I've already posted replies to you, as I am following your hot weather/cinder block topics.  I have relatives in LV and I am trying to garner ideas for them.  Your back/side yards are so large compared to mine.  Sigh.  I, personally, think the cinder blocks are perfect to start with.  They will not break down anytime in your lives!!  In LV, cinder blocks are almost a must for fencing and makes sense for raised beds.  While not visually natural looking, it is used everywhere in LV, for good reason.  Keeping the blocks of the beds a little cooler is the project.

All wood, given time, WILL break down if exposed to the soil.  That's just nature (and termites as I found out the hard way!).  This first year I had my husband make 3 small beds with 8" cedar fencing, two 1 x 3 and one 1 x 4, for the side of our house.  Duh, what was I thinking.  silly me That's the area where we used treated 2 x 4's to build tall rose planter boxes and we got termites in them and in the house along the wall!!!  Even though there was at least a 6" space between the boxes and walls  $$$$  NOTE:  I just ran in and reminded husband of the past termite problem and that I think the side beds should be removed this fall and replaced with stone, brick, etc., so we don't get termites again.  What was I thinking trying to squeeze in a few more square feet of space!!  He agreed.

I think "wrapping" with wood, and for you DD, topping with a flat rail if you don't want ANY cement showing, would be the best.  BC, I know that you plant the holes in the cinder blocks, so if I were you, I would use the Cool Deck on the top surface, definitely, and either "wrap" the sides with wood/siding or use Cool Desk.  Can Cool Deck be tinted so it's not glaring bright white?    

Wood or siding, paint, stain, or leave to weather.  That way the wood is not slowly rotting on the inside of the beds where it contacts the wet Mel's Mix.  (I see a touch of it in the new side beds I mentioned above.)  If the boards don't touch the native soil or MM, they should last for years if not decades.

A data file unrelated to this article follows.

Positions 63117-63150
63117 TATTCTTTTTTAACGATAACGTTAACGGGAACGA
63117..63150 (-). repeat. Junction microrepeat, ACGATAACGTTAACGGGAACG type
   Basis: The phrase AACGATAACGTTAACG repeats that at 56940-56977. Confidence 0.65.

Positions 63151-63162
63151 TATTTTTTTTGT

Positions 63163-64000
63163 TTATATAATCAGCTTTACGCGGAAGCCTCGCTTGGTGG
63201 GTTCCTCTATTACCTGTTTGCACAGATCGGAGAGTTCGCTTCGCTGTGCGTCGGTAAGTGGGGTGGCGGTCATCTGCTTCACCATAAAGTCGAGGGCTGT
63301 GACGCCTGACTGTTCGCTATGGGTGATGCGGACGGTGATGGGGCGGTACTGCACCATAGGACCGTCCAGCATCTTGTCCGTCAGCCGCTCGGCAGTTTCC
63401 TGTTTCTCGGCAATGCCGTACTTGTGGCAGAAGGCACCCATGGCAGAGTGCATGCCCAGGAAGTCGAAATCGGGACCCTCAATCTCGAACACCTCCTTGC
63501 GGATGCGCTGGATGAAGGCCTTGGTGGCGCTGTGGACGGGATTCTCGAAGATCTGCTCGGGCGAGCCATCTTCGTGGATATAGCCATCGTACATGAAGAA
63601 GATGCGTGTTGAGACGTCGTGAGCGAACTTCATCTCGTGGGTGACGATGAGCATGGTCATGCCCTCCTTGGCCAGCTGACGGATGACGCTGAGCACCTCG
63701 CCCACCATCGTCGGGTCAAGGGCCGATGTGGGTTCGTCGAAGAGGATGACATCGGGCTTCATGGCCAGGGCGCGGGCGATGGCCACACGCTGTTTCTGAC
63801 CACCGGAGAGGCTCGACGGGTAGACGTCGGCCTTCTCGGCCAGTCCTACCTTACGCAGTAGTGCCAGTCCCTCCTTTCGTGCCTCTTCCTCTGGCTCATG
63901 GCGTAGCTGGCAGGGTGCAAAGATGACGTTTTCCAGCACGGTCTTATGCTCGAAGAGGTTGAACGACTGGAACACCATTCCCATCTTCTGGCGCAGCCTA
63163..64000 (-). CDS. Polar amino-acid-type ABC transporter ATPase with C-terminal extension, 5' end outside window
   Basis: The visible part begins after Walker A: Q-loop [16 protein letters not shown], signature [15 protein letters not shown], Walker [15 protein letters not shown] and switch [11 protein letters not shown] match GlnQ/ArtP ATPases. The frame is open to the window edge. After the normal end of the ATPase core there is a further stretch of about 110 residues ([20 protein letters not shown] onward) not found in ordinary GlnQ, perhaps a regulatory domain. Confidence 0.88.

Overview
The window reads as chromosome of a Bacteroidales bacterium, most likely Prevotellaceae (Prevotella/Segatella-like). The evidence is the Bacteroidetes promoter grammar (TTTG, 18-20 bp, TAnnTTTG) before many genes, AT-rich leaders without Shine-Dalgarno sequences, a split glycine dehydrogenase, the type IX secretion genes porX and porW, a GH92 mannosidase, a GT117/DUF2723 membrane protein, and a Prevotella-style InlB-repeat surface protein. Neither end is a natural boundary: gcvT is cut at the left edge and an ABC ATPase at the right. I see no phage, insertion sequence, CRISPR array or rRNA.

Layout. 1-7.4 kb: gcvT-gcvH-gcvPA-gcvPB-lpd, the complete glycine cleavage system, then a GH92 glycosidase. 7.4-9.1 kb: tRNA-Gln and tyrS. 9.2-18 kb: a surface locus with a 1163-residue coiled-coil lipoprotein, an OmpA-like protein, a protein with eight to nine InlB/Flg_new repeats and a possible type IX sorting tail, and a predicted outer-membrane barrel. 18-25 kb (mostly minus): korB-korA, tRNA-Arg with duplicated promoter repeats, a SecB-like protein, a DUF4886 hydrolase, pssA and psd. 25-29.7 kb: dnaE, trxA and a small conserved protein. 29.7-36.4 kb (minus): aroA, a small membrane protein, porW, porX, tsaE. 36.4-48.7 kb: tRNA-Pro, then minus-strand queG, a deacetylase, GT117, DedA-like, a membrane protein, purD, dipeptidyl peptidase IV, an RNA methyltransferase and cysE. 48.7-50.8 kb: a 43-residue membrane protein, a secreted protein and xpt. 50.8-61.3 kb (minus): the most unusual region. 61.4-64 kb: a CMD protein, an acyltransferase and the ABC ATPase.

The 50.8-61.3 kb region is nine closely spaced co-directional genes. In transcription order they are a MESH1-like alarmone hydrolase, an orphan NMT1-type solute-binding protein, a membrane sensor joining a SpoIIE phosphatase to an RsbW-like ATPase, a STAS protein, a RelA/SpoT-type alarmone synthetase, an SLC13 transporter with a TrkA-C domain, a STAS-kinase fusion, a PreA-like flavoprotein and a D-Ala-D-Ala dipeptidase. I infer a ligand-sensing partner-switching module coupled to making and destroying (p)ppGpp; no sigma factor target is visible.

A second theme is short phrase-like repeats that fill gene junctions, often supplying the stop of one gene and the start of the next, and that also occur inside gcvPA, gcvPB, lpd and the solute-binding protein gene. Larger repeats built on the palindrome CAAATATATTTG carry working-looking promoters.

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Post  brainchasm on 6/16/2013, 3:24 pm

Yes, Cool Decking can be tinted many colors, usually some variant of tan/taupe.

I don't think I would do the TOPS of the bricks, as much as the SIDES. With South and West facing sides, that brick gets blasted by sun. The tops are a much smaller surface area, singly and in aggregate. Planting the holes in the brick will require some irrigation changes, so I haven't committed to that path yet.

I am still leaning towards just a non-toxic, weatherproof, waterproof paint. That's a lot of requirements though. I'd even like bright white I think; the boxes would look clean, and something closer to professional.

And then of course, whatever material I "paint" onto the bricks will require a pretty complete removal of the current irrigation system (can't paint under the drip lines, doh!), so if anything I think it'll be a fall/winter project, maybe around first frost when I clear the majority of the bed and when the current residents of those squares can do without water for a day or two.